Office for New Americans will host census hotline phone bank event Aug. 5-6 to provide information and answer questions about the census
Gov. Andrew Cuomo on Tuesday kicked off the state's “Census Push Week,” urging New Yorkers to fill out the 2020 U.S. Census before the Oct. 31 deadline – and to make sure every New Yorker is counted in the upcoming census.
"The census gives New Yorkers the chance to profoundly affect our state's future and, since federal funding and representation in Congress are determined by the census count, it's absolutely critical that every New Yorker is counted and that residents are informed that census responses – regardless of the respondents' immigration or citizenship status – are confidential, safe and secure," Cuomo said. "There's no doubt that COVID-19 has presented unprecedented obstacles to completing the census. However, the pandemic also highlights a key reason why the census is so vital: New York state continues to seek substantial funding and aid from the federal government. I urge every New Yorker to complete the census, and remember, New York state can help if you encounter any issues along the way."
As part of “Census Push Week,” the Office for New Americans is hosting a census hotline phone bank event from 2-4 p.m. Aug. 5-6 to provide information and answer questions about the census. The hotline phone bank event will be primarily Spanish-language, with full multi-language access available for all callers. ONA is partnering with El Diario and Telemundo to help promote the phone bank and increase participation of the Latino community.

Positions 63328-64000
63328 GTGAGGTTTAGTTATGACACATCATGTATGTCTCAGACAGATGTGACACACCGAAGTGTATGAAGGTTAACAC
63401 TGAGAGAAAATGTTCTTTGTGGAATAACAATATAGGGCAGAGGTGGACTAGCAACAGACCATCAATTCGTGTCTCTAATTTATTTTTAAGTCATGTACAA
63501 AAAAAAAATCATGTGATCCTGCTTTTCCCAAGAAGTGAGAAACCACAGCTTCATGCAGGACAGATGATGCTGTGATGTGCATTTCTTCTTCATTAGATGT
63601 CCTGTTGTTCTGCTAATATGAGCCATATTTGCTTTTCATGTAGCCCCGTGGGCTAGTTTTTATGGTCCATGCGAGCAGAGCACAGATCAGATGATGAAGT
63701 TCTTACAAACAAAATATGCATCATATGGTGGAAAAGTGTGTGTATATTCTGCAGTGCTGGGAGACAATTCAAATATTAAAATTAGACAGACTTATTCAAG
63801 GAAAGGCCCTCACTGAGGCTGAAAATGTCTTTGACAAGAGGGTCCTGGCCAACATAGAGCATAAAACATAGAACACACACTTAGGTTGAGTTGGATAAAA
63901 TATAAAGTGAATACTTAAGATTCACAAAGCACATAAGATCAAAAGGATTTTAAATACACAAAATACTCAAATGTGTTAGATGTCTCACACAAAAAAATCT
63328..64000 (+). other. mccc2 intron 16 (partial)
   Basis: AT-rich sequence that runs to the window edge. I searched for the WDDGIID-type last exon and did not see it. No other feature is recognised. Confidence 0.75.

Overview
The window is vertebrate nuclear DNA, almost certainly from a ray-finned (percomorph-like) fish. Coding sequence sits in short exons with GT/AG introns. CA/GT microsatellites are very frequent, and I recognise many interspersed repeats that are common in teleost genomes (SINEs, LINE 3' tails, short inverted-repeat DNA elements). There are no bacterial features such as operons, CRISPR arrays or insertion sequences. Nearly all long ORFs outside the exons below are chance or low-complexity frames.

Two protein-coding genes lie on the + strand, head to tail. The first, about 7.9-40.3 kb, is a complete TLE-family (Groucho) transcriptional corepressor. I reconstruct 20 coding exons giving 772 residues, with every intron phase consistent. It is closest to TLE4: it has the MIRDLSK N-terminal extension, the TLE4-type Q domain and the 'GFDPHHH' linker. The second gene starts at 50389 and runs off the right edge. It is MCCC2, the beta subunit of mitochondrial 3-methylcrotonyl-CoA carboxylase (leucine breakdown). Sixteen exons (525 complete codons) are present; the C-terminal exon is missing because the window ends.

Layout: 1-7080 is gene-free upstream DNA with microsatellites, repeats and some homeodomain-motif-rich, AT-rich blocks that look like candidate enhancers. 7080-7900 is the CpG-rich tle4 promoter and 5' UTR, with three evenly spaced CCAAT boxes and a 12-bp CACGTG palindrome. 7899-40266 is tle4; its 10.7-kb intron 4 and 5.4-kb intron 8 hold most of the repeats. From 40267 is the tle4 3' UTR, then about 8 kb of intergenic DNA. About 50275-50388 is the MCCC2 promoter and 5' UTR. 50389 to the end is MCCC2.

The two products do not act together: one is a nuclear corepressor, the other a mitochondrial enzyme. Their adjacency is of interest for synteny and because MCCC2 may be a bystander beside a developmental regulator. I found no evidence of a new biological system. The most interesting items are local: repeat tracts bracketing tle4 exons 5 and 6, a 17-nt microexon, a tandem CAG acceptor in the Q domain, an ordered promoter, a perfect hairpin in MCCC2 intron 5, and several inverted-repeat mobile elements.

State agencies are continuing outreach activities to encourage New Yorkers to fill out the census, including:
√ MTA is distributing census information across more than 5,434 digital screens in its system, including stations and transit vehicles.
√ The Department of State is training its network of community action agencies, which promote services that combat poverty, to raise awareness of the census. In addition, the DOS Division of Licensing Services, which interacts with more than 800,000 New Yorkers in 39 occupations, is promoting the census through its customer service phone line.
√ The Department of Financial Services is delivering awareness messages and coordinating their use among the community banks, banks in underbanked areas, check cashers, and money transmission officers, among other entities licensed by the agency.
√ Empire State Development is promoting the census with and distributing materials to the REDCs and their members, welcome centers and other ESD facilities, among other activities.
√ State agencies are also continuing their coordinated effort across social media platforms to amplify the need for all New Yorkers to participate in the census. The effort is being conducted in partnership with New York Counts 2020, a statewide coalition focused on maximizing participation in the 2020 census.
The governor announced the state is working with ABNY to promote “Friends and Family Day” on Thursday, July 30, and “Take 10 Minutes at 10” on Aug. 10 to help generate participation in the census. As part of “Friends and Family Day,” the state will use social media to call on New Yorkers to text or call 10 people and remind them to complete the census. The “10 Minutes at 10” push encourages businesses, unions and organizations to have their employees complete the census on Aug. 10.